Lei Shujie, a designer in Shanghai, piled up a wish list for the quirky holiday dubbed "Singles Day'' that has grown into China's _ and possibly the world's _ busiest online shopping day.
Clothes, a pillow, a cabinet to give a friend _ Lei put off buying until Sunday, when retailers promised discounts of up to 70 percent. "The prices are irresistible,'' she said.
Singles Day was begun by Chinese college students in the 1990s as a version of Valentine's Day for people without romantic partners. The timing was based on the date: Nov. 11, or "11.11'' _ four singles. Unattached young people would treat each other to dinner or give gifts to woo that special someone and end their single status.
That gift-giving helped to turn it into a major shopping event as sellers of everything from jewelry to TVs to cars saw a marketing opportunity and launched Singles Day sales. It is China's answer to Cyber Monday in the United States _ the day after Thanksgiving weekend, when online Christmas shopping begins and merchants have their busiest sales day.
Companies that rushed to cash in on the holiday ranged from Alibaba Group, operator of China's biggest e-commerce platforms, to rival platforms such as 360buy Ltd., mom-and-pop companies that sell online and delivery services.
“This is very, very big for us,'' Steve Wang, vice president of Tmall.com and head of website operations, said in a phone interview before sales started.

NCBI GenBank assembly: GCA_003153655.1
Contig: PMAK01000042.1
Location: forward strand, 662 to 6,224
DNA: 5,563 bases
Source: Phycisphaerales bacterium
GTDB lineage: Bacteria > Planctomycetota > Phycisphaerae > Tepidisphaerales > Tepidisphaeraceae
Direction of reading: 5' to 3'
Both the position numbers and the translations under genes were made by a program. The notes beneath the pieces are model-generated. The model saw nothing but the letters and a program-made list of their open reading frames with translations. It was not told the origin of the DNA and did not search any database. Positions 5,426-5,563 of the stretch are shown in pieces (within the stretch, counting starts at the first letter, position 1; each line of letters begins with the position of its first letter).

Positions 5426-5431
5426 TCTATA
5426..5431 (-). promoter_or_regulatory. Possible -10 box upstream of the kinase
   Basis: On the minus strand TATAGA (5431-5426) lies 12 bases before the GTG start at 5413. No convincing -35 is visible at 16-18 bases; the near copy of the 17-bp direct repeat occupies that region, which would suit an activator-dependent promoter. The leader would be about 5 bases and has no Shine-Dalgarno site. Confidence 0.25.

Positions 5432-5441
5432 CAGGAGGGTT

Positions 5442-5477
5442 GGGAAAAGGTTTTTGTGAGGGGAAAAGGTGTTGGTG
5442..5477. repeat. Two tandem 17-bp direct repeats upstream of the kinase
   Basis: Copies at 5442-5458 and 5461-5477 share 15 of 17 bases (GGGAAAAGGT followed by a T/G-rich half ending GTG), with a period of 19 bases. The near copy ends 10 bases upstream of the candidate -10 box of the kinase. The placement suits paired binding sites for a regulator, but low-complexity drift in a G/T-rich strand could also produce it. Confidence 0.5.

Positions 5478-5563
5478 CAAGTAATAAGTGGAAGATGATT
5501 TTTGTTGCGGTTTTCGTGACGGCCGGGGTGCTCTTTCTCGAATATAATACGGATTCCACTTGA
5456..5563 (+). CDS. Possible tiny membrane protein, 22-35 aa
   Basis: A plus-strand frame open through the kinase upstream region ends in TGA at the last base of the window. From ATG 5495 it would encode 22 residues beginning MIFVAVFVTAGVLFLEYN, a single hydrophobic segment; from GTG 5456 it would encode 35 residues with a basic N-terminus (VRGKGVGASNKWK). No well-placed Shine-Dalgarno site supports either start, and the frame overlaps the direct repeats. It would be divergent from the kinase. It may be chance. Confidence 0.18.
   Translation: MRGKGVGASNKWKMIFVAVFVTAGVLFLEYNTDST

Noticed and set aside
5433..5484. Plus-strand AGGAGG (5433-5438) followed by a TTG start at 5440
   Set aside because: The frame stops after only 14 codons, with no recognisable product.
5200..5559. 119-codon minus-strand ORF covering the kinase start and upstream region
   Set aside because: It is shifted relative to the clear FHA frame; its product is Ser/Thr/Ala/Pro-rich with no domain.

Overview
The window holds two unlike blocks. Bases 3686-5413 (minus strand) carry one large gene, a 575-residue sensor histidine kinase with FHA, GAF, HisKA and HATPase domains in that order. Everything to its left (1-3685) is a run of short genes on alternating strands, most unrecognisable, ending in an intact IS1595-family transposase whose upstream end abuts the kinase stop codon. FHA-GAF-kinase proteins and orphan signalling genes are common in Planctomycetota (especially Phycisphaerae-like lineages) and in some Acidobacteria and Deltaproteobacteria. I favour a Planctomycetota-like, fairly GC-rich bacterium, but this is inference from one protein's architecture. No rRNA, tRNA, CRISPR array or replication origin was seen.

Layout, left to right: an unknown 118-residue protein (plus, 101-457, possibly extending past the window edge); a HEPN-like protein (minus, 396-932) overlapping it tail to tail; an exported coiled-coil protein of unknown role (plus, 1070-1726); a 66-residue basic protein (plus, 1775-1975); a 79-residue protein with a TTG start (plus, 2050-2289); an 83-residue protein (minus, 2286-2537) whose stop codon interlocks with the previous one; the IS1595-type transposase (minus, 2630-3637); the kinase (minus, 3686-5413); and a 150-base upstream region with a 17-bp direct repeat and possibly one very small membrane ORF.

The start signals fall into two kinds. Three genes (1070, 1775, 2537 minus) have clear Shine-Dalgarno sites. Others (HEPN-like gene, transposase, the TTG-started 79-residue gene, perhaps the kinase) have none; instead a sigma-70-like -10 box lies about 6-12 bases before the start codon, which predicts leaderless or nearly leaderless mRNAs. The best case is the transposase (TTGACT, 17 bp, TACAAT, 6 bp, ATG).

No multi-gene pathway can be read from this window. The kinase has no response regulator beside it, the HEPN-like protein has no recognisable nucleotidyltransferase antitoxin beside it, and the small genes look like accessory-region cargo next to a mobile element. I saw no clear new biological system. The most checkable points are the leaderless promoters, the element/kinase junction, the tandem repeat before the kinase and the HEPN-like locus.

The 50,000-plus merchants on Alibaba's consumer-oriented Taobao and Tmall.com platforms, took in a total of 19.1 billion yuan ($3 billion) from midnight Saturday to midnight Sunday, the company announced early Monday.
That would top the total of $1.25 billion that research firm comScore said U.S. online retailers took in last year on Cyber Monday and might make Singles Day the biggest e-commerce sales day on record.
The spending binge will be welcome news for communist leaders who want to shift the basis of growth in the world's second-largest economy from trade and investment to consumer spending and service industries. Weak global demand for Chinese exports has added to the urgency of ramping up domestic consumption.
China has the world's biggest population of Internet users, with 538 million people online. Its population of online shoppers also is the biggest at 193 million, versus 170 million for the United States, according to Boston Consulting Group. It trails the U.S. and Japan in online spending
but, despite average incomes less than one-tenth